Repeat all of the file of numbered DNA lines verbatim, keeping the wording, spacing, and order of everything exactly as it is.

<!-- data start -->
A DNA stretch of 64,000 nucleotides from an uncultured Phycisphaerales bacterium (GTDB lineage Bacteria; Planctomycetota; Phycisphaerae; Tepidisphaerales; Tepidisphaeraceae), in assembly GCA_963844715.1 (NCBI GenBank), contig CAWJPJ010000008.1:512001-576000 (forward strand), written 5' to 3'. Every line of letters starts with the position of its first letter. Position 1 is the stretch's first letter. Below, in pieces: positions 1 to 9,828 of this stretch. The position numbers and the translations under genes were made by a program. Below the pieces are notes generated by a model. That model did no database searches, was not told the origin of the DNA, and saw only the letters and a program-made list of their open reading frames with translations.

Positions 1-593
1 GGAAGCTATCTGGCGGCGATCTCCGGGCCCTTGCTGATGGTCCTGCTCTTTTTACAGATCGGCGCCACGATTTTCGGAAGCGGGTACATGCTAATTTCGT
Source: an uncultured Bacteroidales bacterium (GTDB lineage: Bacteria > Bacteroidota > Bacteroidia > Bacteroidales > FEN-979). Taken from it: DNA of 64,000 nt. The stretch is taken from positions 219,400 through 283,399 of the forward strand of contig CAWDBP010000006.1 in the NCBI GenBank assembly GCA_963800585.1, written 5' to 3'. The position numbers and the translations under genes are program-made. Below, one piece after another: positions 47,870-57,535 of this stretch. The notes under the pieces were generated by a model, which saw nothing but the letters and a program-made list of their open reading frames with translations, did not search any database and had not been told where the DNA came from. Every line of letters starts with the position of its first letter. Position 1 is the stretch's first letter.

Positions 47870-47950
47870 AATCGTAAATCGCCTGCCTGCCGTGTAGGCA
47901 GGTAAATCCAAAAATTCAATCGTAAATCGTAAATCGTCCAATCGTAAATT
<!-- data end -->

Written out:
A DNA stretch of 64,000 nucleotides from an uncultured Phycisphaerales bacterium (GTDB lineage Bacteria; Planctomycetota; Phycisphaerae; Tepidisphaerales; Tepidisphaeraceae), in assembly GCA_963844715.1 (NCBI GenBank), contig CAWJPJ010000008.1:512001-576000 (forward strand), written 5' to 3'. Every line of letters starts with the position of its first letter. Position 1 is the stretch's first letter. Below, in pieces: positions 1 to 9,828 of this stretch. The position numbers and the translations under genes were made by a program. Below the pieces are notes generated by a model. That model did no database searches, was not told the origin of the DNA, and saw only the letters and a program-made list of their open reading frames with translations.

Positions 1-593
1 GGAAGCTATCTGGCGGCGATCTCCGGGCCCTTGCTGATGGTCCTGCTCTTTTTACAGATCGGCGCCACGATTTTCGGAAGCGGGTACATGCTAATTTCGT
Source: an uncultured Bacteroidales bacterium (GTDB lineage: Bacteria > Bacteroidota > Bacteroidia > Bacteroidales > FEN-979). Taken from it: DNA of 64,000 nt. The stretch is taken from positions 219,400 through 283,399 of the forward strand of contig CAWDBP010000006.1 in the NCBI GenBank assembly GCA_963800585.1, written 5' to 3'. The position numbers and the translations under genes are program-made. Below, one piece after another: positions 47,870-57,535 of this stretch. The notes under the pieces were generated by a model, which saw nothing but the letters and a program-made list of their open reading frames with translations, did not search any database and had not been told where the DNA came from. Every line of letters starts with the position of its first letter. Position 1 is the stretch's first letter.

Positions 47870-47950
47870 AATCGTAAATCGCCTGCCTGCCGTGTAGGCA
47901 GGTAAATCCAAAAATTCAATCGTAAATCGTAAATCGTCCAATCGTAAATT